GST officers have no power to seize cash during search operations
According to Mr. Harpreet Singh, knowledgeable counsel representing respondents nos. 2 through 6, an investigation into the actions of Superintendent Sh. Vinod Prakash Sharma and Sh. Sandeep Dhama was carried out in accordance with the court’s directions.
The Enquiry Report and the WhatsApp conversations that were attached to the case as evidence show that the petitioner and Shri Vinod Prakash Sharma exchanged the communications. Shri Sharma wrote “tomorrow at the same venue nd time” in a WhatsApp message on December 12, 2020. Hello Sir, please advise the most convenient time to talk. This message was sent in response to the petitioner’s message at 17:33. My best to Arvind Goyal. It is acknowledged that the meeting took place in a public park, and that petitioner and Sh. Vinod Prakash Sharma had made the appointment together. It is also acknowledged that he has previously done so.
According to Sh. Vinod Prakash Sharma, he used to play volleyball in a park close to the petitioner’s home and frequently requested the person to meet him there. The petitioner also affirms this.
It is necessary to stop the officers of the Department from seeing people they have raided in a public park by setting up appointments and doing so. This behaviour gives rise to legitimate grounds for suspicion regarding the petitioner’s interactions with the relevant officer. Any officer’s actions should not include this. The texts also show that the petitioner was repeatedly called on his mobile phone by the concerned officer, but he did not respond to the calls. Additionally, there is no plausible explanation for the repeated calls. The investigation officer has adopted a very lenient stance in favour of Mr. Vinod Prakash Sharma.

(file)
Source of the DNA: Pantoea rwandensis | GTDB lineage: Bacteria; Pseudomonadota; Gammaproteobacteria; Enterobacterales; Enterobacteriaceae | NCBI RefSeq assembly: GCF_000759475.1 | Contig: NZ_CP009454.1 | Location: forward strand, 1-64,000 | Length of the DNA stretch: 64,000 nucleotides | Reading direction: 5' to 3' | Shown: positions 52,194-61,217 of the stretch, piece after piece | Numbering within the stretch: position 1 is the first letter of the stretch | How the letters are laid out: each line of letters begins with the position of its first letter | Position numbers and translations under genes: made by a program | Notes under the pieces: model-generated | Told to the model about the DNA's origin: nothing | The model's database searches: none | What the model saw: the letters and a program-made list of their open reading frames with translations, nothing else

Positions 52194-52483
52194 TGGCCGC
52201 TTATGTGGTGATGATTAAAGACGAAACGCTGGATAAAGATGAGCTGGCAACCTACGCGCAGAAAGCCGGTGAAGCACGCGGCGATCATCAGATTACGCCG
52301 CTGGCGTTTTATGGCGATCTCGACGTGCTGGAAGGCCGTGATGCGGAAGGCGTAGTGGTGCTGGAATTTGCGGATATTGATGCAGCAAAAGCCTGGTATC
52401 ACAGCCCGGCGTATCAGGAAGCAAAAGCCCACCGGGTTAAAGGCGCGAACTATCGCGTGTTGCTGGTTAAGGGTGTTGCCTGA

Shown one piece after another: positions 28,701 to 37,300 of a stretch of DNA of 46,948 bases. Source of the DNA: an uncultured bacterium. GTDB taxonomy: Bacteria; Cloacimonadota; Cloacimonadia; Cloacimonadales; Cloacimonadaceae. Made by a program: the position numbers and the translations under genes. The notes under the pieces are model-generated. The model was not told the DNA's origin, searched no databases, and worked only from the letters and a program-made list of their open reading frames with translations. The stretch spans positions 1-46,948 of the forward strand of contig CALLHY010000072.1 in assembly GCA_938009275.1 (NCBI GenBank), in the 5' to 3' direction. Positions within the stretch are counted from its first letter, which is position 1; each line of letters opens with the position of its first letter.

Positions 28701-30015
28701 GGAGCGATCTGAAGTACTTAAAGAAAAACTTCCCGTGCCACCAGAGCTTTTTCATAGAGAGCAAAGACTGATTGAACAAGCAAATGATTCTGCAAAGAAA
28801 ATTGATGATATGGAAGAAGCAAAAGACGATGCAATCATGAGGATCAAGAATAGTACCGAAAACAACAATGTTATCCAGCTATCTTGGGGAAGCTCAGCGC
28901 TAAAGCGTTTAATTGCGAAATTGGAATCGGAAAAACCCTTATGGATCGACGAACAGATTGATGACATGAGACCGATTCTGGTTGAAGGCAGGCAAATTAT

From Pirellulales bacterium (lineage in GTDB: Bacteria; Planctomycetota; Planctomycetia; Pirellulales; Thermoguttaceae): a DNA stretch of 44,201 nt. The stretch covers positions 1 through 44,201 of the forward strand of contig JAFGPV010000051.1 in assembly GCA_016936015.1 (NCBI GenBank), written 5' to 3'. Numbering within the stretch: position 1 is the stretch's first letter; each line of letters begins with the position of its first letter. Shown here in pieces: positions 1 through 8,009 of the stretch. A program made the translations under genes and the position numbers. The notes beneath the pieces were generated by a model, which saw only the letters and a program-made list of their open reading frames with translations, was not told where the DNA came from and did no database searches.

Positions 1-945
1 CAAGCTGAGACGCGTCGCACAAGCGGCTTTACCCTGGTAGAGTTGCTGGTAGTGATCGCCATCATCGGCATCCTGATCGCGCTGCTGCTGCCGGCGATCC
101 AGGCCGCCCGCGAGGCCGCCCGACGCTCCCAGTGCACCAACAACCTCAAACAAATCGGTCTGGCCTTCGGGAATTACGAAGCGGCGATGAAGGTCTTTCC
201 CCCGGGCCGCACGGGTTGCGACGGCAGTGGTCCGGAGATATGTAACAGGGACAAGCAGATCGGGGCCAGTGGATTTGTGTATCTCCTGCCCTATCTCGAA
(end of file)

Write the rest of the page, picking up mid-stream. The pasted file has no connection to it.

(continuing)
Nevertheless, we believe it is appropriate to let the Department handle any necessary corrective action to ensure that its house is in order.
In the ruling of January 9, 2023, this court had taken into account the substantive requests made in the petition. The petitioner’s complaint has been resolved in that the money that was taken from his or her property has been restored to him or her with interest.
Since the currency was not confiscated, it is acknowledged that the involved Departmental employees lacked any jurisdiction to depossess the petitioner of it. However, it was taken from the petitioner’s property.
As a result, we believe it is appropriate to dismiss the current case by ordering the Department to pay 225,000 in costs to the Delhi High Court Legal Services Committee within two weeks of today. The Department will be free to pursue legal means of recovering the money from the affected personnel.
The aforementioned teens decide on the petition.